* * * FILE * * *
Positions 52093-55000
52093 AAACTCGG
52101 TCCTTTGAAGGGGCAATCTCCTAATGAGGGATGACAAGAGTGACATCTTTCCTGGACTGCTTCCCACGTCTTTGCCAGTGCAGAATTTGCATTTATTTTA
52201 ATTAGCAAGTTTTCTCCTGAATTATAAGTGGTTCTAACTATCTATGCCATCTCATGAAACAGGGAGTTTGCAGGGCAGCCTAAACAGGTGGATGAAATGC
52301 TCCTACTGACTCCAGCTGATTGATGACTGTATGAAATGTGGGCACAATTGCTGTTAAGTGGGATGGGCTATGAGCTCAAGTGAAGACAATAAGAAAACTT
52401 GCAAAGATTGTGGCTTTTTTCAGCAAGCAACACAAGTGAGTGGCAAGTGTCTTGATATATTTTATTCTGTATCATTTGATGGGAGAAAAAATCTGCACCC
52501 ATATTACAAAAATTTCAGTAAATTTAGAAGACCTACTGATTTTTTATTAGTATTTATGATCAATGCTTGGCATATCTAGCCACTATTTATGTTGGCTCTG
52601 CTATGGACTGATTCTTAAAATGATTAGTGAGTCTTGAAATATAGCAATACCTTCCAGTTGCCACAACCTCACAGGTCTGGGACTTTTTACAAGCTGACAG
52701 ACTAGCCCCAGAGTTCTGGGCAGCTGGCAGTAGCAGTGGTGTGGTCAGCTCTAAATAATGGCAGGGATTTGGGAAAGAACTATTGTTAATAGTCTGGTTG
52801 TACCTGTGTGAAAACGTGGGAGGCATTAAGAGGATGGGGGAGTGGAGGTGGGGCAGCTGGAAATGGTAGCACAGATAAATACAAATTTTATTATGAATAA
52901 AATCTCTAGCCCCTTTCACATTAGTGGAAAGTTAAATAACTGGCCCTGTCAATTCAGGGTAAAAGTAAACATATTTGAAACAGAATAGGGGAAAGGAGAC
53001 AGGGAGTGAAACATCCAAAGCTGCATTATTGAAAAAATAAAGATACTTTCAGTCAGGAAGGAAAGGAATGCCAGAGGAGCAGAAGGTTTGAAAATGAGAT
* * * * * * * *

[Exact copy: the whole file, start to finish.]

Positions 52093-55000
52093 AAACTCGG
52101 TCCTTTGAAGGGGCAATCTCCTAATGAGGGATGACAAGAGTGACATCTTTCCTGGACTGCTTCCCACGTCTTTGCCAGTGCAGAATTTGCATTTATTTTA
52201 ATTAGCAAGTTTTCTCCTGAATTATAAGTGGTTCTAACTATCTATGCCATCTCATGAAACAGGGAGTTTGCAGGGCAGCCTAAACAGGTGGATGAAATGC
52301 TCCTACTGACTCCAGCTGATTGATGACTGTATGAAATGTGGGCACAATTGCTGTTAAGTGGGATGGGCTATGAGCTCAAGTGAAGACAATAAGAAAACTT
52401 GCAAAGATTGTGGCTTTTTTCAGCAAGCAACACAAGTGAGTGGCAAGTGTCTTGATATATTTTATTCTGTATCATTTGATGGGAGAAAAAATCTGCACCC
52501 ATATTACAAAAATTTCAGTAAATTTAGAAGACCTACTGATTTTTTATTAGTATTTATGATCAATGCTTGGCATATCTAGCCACTATTTATGTTGGCTCTG
52601 CTATGGACTGATTCTTAAAATGATTAGTGAGTCTTGAAATATAGCAATACCTTCCAGTTGCCACAACCTCACAGGTCTGGGACTTTTTACAAGCTGACAG
52701 ACTAGCCCCAGAGTTCTGGGCAGCTGGCAGTAGCAGTGGTGTGGTCAGCTCTAAATAATGGCAGGGATTTGGGAAAGAACTATTGTTAATAGTCTGGTTG
52801 TACCTGTGTGAAAACGTGGGAGGCATTAAGAGGATGGGGGAGTGGAGGTGGGGCAGCTGGAAATGGTAGCACAGATAAATACAAATTTTATTATGAATAA
52901 AATCTCTAGCCCCTTTCACATTAGTGGAAAGTTAAATAACTGGCCCTGTCAATTCAGGGTAAAAGTAAACATATTTGAAACAGAATAGGGGAAAGGAGAC
53001 AGGGAGTGAAACATCCAAAGCTGCATTATTGAAAAAATAAAGATACTTTCAGTCAGGAAGGAAAGGAATGCCAGAGGAGCAGAAGGTTTGAAAATGAGAT